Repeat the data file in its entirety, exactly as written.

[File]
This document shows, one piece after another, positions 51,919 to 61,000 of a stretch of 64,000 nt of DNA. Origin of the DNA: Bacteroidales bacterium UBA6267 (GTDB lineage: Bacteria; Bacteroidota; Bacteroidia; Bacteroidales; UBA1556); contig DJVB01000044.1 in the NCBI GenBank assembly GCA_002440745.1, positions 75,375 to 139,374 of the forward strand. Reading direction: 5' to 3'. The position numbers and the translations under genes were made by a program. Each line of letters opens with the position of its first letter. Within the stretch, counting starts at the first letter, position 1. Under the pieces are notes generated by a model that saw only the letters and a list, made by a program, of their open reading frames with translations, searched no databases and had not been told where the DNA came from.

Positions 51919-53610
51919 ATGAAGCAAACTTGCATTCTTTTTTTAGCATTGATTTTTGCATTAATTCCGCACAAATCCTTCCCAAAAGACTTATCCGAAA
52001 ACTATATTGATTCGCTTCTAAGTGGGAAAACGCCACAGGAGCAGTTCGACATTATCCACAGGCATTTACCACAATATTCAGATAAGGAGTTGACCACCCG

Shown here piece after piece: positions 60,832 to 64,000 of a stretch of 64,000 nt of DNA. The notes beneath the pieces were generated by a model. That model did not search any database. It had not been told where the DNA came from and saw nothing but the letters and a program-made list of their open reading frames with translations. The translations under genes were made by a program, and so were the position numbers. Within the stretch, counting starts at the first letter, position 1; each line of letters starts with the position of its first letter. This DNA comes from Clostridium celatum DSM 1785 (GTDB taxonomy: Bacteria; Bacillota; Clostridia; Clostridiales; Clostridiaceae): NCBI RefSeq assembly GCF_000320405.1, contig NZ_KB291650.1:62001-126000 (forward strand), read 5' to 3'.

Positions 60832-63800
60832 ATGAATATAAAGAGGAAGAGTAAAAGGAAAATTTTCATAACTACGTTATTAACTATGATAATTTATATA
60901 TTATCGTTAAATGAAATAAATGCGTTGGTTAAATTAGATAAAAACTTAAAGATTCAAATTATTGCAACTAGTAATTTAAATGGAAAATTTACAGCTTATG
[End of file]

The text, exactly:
This document shows, one piece after another, positions 51,919 to 61,000 of a stretch of 64,000 nt of DNA. Origin of the DNA: Bacteroidales bacterium UBA6267 (GTDB lineage: Bacteria; Bacteroidota; Bacteroidia; Bacteroidales; UBA1556); contig DJVB01000044.1 in the NCBI GenBank assembly GCA_002440745.1, positions 75,375 to 139,374 of the forward strand. Reading direction: 5' to 3'. The position numbers and the translations under genes were made by a program. Each line of letters opens with the position of its first letter. Within the stretch, counting starts at the first letter, position 1. Under the pieces are notes generated by a model that saw only the letters and a list, made by a program, of their open reading frames with translations, searched no databases and had not been told where the DNA came from.

Positions 51919-53610
51919 ATGAAGCAAACTTGCATTCTTTTTTTAGCATTGATTTTTGCATTAATTCCGCACAAATCCTTCCCAAAAGACTTATCCGAAA
52001 ACTATATTGATTCGCTTCTAAGTGGGAAAACGCCACAGGAGCAGTTCGACATTATCCACAGGCATTTACCACAATATTCAGATAAGGAGTTGACCACCCG

Shown here piece after piece: positions 60,832 to 64,000 of a stretch of 64,000 nt of DNA. The notes beneath the pieces were generated by a model. That model did not search any database. It had not been told where the DNA came from and saw nothing but the letters and a program-made list of their open reading frames with translations. The translations under genes were made by a program, and so were the position numbers. Within the stretch, counting starts at the first letter, position 1; each line of letters starts with the position of its first letter. This DNA comes from Clostridium celatum DSM 1785 (GTDB taxonomy: Bacteria; Bacillota; Clostridia; Clostridiales; Clostridiaceae): NCBI RefSeq assembly GCF_000320405.1, contig NZ_KB291650.1:62001-126000 (forward strand), read 5' to 3'.

Positions 60832-63800
60832 ATGAATATAAAGAGGAAGAGTAAAAGGAAAATTTTCATAACTACGTTATTAACTATGATAATTTATATA
60901 TTATCGTTAAATGAAATAAATGCGTTGGTTAAATTAGATAAAAACTTAAAGATTCAAATTATTGCAACTAGTAATTTAAATGGAAAATTTACAGCTTATG